Patchwork colored hills of orange, green and blue, a 3-D tree popping off the hills, its roots begging you to reach out and touch them flowing off the canvas and a confetti field of flowers carefully planted below. If this sounds like a work of art you would find in a Valley art museum, you’d be wrong. It is the innovative design of today’s quilting.
Members of the local group the Threadplayers no longer follow the rules or patterns of traditional quilting with its crisp, clean lines; these artists let their imaginations and sewing machines do as they please.
They are the folk artists of quilting. Stitching outside the lines, members continually push the boundary of design.
Catch a glimpse at these fabric works of art at the “Archi-texture” Fiber Art Exhibit May 1 and 2 at Gila Community College.
On display will be dozens of wall hangings and member pieces that will leave you marveling at the endless possibilities of simple fabric and thread.
Alyce Leach, group director, explained the Threadplayers started in 2002 with a group of women who wanted an outlet for creating unique quilts based on their own designs that included using fibers in a variety of creative ways.
“The fun comes out when we experiment with our own creations,” she said, adding a number of members still craft traditional quilts.
Creating unique pieces of fiber art involves using a combination of embellishing, weaving, photo transferring, felting, beading, fabric dying and painting and embroidery.
For one of Arleen Logan’s wall hangings, an underwater scene is created using a variety of techniques. The background is made using traditional blocks of blue squares sewn together for the water. Overlaying the water is a magical world of sea life and plants. A large shell puffs off from one corner, made using photo transfer paper and batting. There is even coral, cleverly made from a deconstructed loofah.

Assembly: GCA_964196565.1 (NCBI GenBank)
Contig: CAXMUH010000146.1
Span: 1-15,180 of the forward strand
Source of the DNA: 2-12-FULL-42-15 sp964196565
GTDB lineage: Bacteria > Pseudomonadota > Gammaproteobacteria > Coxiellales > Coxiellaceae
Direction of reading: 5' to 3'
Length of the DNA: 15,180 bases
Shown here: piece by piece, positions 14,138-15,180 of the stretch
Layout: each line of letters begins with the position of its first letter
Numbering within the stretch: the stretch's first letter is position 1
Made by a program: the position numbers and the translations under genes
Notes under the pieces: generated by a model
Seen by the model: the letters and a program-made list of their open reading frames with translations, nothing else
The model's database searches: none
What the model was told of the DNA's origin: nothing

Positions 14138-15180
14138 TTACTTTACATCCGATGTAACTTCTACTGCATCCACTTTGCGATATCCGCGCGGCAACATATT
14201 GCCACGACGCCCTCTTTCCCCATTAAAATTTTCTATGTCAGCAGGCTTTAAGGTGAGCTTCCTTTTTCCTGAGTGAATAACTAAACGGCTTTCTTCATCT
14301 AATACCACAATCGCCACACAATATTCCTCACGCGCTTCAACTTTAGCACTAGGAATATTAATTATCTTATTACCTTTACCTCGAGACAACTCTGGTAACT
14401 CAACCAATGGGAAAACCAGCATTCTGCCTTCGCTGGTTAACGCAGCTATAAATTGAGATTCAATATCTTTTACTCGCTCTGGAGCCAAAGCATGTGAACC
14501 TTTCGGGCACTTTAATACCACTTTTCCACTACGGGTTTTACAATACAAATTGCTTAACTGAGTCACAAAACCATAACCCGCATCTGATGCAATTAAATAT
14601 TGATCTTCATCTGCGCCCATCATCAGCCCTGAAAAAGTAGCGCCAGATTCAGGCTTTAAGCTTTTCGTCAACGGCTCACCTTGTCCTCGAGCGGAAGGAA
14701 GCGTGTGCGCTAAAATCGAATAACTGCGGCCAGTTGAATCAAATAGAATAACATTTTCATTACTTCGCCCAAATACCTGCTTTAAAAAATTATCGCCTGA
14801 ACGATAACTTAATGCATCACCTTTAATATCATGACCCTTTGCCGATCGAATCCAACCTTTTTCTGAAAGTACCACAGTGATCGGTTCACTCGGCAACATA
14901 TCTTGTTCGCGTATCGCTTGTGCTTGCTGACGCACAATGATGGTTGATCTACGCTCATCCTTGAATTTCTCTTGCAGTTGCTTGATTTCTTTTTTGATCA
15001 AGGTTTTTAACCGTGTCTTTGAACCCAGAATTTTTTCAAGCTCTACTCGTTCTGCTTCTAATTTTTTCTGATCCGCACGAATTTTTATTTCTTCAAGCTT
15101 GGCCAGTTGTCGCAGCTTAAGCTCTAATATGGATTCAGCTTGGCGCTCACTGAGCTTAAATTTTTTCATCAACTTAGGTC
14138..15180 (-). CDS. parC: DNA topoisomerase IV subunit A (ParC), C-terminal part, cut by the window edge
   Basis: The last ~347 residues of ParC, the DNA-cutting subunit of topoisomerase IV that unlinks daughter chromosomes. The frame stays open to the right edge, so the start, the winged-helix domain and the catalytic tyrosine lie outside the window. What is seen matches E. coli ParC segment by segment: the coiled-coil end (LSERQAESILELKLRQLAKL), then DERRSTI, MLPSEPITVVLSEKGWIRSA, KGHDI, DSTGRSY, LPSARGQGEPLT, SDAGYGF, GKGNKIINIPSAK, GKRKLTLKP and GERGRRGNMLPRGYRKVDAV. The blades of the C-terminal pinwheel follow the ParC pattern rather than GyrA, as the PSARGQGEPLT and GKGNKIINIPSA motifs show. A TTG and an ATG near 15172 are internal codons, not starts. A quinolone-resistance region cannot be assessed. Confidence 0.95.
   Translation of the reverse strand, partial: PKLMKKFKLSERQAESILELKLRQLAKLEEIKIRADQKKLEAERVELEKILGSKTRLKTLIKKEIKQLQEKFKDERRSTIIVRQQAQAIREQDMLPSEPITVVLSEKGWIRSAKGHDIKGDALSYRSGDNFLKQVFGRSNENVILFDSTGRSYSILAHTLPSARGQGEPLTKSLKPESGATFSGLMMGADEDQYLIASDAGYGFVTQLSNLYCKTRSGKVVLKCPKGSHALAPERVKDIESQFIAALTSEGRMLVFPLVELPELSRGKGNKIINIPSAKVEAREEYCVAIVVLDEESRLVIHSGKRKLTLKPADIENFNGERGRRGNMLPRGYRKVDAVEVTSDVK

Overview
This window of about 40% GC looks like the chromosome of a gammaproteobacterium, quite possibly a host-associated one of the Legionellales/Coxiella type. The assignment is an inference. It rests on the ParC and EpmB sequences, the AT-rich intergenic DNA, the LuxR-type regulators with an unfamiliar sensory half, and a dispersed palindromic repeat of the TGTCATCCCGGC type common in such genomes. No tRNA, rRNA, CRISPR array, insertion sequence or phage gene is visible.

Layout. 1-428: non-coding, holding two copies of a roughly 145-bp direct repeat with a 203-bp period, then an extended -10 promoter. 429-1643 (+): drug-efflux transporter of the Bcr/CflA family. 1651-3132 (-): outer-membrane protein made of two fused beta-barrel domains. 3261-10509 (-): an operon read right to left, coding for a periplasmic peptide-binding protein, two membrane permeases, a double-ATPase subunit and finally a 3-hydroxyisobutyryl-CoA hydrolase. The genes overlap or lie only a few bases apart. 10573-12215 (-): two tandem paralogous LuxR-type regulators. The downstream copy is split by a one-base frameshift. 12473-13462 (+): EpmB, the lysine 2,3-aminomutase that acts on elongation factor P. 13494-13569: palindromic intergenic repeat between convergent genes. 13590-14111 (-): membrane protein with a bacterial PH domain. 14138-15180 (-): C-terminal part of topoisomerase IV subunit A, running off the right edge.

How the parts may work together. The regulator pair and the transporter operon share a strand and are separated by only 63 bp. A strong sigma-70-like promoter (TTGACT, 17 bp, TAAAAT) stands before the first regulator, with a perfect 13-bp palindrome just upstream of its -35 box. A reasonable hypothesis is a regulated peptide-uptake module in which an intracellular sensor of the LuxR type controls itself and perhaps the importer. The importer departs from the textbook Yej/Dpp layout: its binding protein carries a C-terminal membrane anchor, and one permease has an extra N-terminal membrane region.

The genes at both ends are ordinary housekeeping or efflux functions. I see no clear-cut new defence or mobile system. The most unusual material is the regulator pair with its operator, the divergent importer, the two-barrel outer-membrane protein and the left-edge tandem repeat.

Besides showcasing their own creations at this year’s show, the 18 members of the Threadplayers were given the extra task of creating a group piece.
Each member fashioned a self portrait using whatever tools and materials they wanted. Member Louise Bossert decided to paint a self portrait onto a piece of fabric and cut it out as a life size replica. Other members quilted a face and then stitched clothing for the body. Everyone’s completed piece was attached to a long banner of black fabric, which will hang at the show.
Based on the title of this year’s show, Archi-texture, some members made architectural pieces based on buildings, doorways, etc. For example, a photo of a metal shed on Main Street was used to replicate the picture in fabric.
All of the pieces at this year’s show put a twist on traditional sewing.
“Each member is able to show off their creations here at the Fiber Arts Show and viewers will come away with new ideas as well as enjoy seeing ours,” Leach said.
The art exhibit will run from 10 a.m. to 3 p.m. May 1 and 2 in room 301 at GCC, 201 N. Mud Springs Road.
Threadplayer artists on display include Nancy Bollard, Diane Bowman, Sandra Gill-Friend, Terry Hale, Mary Jardine, Joy Lawson, Trudy Ooms, Sandy Phillips, Roberta Schaffer, Rose Anne Self, Jenny Strzok, Dorothy Tatsch, Georgia Thorne, Pamela Trapeur, Bossert, Leach and Logan.
Following the Fiber Art Show at GCC is the second annual Wearable Art and Quilt Show. GCC students Marque Jacobs, Leslie Peacock and Dorothy Tatsch will display not only fabulous quilts, but also quilted clothing items such as jackets.
Catch a glimpse of these phenomenal items Wednesday, May 5 at 1 p.m. in room 301 at the GCC campus.